The message at a recent conference in Toronto looking at all aspects of Blockchain technology was that while the crash of crypto currencies has grabbed the headlines, the revolution behind the currencies is rapidly spreading.
More companies from food safety to banking and transportation are using the technology to enhance their operations. One of the latest is Starbucks, which is using Blockchain to show customers and suppliers how their beans go from farm to coffee cup.
The two-day Blockchain Revolution Global event was organized by Don Tapscott who heads up the Toronto-based Blockchain Research Institute In his opening remarks, Tapscott said the ability of this shared ledger technology to change business, is creating a second Digital Age. He compared those who doubt the staying power of Blockchain to those who thought the Internet was a fad in 1995.
Tapscott, who specializes in the social and economic impact of technology, said the Internet has emerged as a medium that reproduces information with the original stored elsewhere. This can include etransfers of money, credit card loyalty points, votes, or deeds and contracts.
This means a middle man stores and keeps track of transactions, whether a bank, government agency, or third party data collector. These centralized mechanisms slow business transactions and the information they store can be hacked. They also introduce a layer of expense through fees and capture personal data which they resell without any payment to us. We give our consent in long, poorly understood legal disclaimers when we use their services, Tapscott said. It undermines our privacy, he added.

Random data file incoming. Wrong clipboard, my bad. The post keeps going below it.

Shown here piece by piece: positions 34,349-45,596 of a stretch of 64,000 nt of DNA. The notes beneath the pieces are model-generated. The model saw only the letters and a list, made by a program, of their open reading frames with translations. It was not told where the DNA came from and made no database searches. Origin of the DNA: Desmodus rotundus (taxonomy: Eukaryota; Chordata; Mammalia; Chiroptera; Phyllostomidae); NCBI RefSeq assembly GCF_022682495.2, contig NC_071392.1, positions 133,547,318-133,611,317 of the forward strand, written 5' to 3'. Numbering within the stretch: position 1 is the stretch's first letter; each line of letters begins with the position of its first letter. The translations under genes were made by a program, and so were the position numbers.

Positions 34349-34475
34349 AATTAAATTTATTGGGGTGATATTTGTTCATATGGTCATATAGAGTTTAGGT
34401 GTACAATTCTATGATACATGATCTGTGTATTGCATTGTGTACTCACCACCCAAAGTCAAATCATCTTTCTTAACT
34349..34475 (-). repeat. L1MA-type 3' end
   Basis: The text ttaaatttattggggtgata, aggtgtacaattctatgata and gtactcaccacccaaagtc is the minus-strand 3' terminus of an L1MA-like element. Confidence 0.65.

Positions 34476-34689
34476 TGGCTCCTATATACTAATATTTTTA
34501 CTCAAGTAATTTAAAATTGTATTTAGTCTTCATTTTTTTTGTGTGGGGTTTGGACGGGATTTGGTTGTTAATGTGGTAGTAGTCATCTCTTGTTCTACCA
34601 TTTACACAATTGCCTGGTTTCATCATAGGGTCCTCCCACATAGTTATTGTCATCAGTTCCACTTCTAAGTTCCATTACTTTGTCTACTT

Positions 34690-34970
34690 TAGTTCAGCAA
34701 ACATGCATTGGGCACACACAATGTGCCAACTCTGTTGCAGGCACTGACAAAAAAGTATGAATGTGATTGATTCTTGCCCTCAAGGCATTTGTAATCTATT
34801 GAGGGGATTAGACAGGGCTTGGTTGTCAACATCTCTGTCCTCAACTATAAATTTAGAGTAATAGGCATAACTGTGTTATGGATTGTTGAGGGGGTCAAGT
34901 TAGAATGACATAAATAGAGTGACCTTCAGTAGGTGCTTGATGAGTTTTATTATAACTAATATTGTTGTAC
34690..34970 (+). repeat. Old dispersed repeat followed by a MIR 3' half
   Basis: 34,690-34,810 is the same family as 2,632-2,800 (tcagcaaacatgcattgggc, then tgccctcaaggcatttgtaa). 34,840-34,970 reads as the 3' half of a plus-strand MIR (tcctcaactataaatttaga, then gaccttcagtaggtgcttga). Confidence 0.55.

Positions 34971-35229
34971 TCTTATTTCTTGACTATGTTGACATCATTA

Blockchain applications remove the need for a middle man, cutting costs and speeding up transactions. They do this because transactions are shared among partners in a contract or business deal, so each has the same information. Everyone can see the transactions when entered and once entered nobody can change them
Also read: 5 areas where Blockchain is being put to use
It is working with Microsoft’s Azure Blockchain Service to record all the journey of coffee beans from farm to cup using a shared ledger. The information will be available on its mobile app, giving consumers details on where the coffee was sourced and roasted, as well as on tasting notes.
As reported by Forbes, the two companies announced their partnership at Microsoft’s Build Developers Conference in Seattle. It follows the success of Starbucks 2018 bean-to-cup pilot, involving farmers in Costa Rica, Colombia, and Rwanda.